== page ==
Districts could get more time on career center decision

March 15, 2007|by DON AINES

CHAMBERSBURG, Pa. - Many details of a proposal by the Chambersburg Area School District to take over operation of the Franklin County Career and Technology Center remain unclear, so the school board will likely push back an April 1 deadline for the other districts to accept or reject the plan.

"We've been unable to formulate a complete proposal" to present to the other five districts, said board member Stanley Helman, who also serves on the career center's Joint Operating Committee. Helman said the April 1 deadline set last year cannot be met and more time is needed.

Helman said that response to the proposal from the other districts - Waynesboro, Greencastle-Antrim, Tuscarora, Fannett-Metal and Shippensburg - has been "very favorable," but some board members said they do not know much about the plan.

"Has someone developed a business plan to show us what this means in dollars and cents?" asked board member Renee Sharpe. She said the board needs to first know if it can afford the plan, which involves Chambersburg taking over the center and having the other districts pay tuition for their students to attend.


"I feel like the dog chasing the car. All right, we caught the car. What do we do with it?" Board President Thomas Orndorf said.

Orndorf wanted to know what the operational costs will be; whether the district can use bond money to improve a facility it does not own; and what will be included in the curriculum.

"I have to admit, we were a little naive on how difficult all these elements would be," Helman said. He suggested a final plan be presented to the school board in May and then be forwarded to the center's Joint Operating Committee at the end of that month.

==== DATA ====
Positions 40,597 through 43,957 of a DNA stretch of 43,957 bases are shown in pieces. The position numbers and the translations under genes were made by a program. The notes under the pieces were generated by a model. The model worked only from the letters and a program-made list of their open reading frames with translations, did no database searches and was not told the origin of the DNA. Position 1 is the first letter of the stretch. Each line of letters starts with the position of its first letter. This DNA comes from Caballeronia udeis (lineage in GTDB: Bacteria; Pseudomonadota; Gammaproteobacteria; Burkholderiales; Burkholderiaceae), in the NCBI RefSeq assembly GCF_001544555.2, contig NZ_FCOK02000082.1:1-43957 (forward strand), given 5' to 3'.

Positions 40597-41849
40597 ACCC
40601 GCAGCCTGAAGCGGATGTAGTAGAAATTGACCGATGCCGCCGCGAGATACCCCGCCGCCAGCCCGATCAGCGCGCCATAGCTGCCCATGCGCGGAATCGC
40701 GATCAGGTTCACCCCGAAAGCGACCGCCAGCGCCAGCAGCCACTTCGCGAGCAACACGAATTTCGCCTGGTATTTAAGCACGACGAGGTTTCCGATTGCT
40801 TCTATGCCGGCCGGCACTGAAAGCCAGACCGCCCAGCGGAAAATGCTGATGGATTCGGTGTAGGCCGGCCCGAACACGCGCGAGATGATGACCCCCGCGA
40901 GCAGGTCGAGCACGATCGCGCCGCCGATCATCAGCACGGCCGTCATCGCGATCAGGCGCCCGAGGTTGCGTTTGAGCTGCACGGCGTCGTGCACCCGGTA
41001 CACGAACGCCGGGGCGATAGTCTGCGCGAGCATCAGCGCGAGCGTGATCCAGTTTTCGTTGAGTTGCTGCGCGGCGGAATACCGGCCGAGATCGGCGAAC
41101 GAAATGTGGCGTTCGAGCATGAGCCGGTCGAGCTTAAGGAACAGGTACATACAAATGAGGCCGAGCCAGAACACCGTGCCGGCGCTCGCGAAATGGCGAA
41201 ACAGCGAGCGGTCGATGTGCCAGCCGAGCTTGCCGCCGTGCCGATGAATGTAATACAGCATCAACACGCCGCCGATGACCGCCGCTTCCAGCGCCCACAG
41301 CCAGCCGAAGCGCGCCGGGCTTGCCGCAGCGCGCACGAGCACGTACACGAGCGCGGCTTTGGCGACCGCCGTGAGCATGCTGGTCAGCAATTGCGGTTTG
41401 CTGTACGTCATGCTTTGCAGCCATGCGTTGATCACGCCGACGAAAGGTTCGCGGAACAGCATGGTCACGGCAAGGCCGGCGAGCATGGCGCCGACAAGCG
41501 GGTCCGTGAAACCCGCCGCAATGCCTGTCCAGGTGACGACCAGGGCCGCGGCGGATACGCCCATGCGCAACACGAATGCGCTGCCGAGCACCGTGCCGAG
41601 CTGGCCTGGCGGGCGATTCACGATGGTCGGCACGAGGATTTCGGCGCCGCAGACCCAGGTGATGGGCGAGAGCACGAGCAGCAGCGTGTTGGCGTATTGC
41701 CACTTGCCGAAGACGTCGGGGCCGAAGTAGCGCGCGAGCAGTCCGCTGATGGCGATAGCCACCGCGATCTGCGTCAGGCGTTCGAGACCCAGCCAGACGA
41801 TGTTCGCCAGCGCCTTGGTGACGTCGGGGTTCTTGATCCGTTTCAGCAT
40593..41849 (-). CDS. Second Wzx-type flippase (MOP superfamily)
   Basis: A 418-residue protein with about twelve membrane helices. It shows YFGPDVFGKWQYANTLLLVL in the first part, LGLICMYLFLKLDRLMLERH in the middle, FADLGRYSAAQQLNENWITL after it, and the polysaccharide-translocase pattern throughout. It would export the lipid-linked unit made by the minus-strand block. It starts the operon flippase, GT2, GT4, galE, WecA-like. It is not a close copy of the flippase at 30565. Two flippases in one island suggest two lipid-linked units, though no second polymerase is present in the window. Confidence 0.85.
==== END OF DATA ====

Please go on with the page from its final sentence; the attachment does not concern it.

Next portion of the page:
The individual school districts would have until the end of June to vote on the plan, Helman said.

The board will vote on March 28 on pushing back the deadline.

"There are certainly a lot of questions ... This is an extremely complicated transaction," said board member David Sciamanna. Whatever course the district takes, including creating its own career center, entails risk, he said.

Orndorf said the cost of building a center on the district's Greenvillage property would not be justified.

Chambersburg this year created its own comprehensive program at the center, with its students attending all year and taking both career and academic courses. The other districts' students attend one semester at the center and one at their home school.

A feasibility study done by architects for Chambersburg estimated the cost of renovating and expanding the center into a comprehensive school at $47 million. Orndorf said the district needs to know if it can go forward with the project without having a budget approved by referendum under Act 1, Pennsylvania's property tax reform law.

The board voted in 2004 to incur $116 million in debt for school construction and has committed itself to a $70 million expansion of the high school. Orndorf said enough money might be left to expand the center, but that could mean sacrificing other projects.

If the plan is approved by all parties, Orndorf said the takeover would probably be phased in over a period of years.

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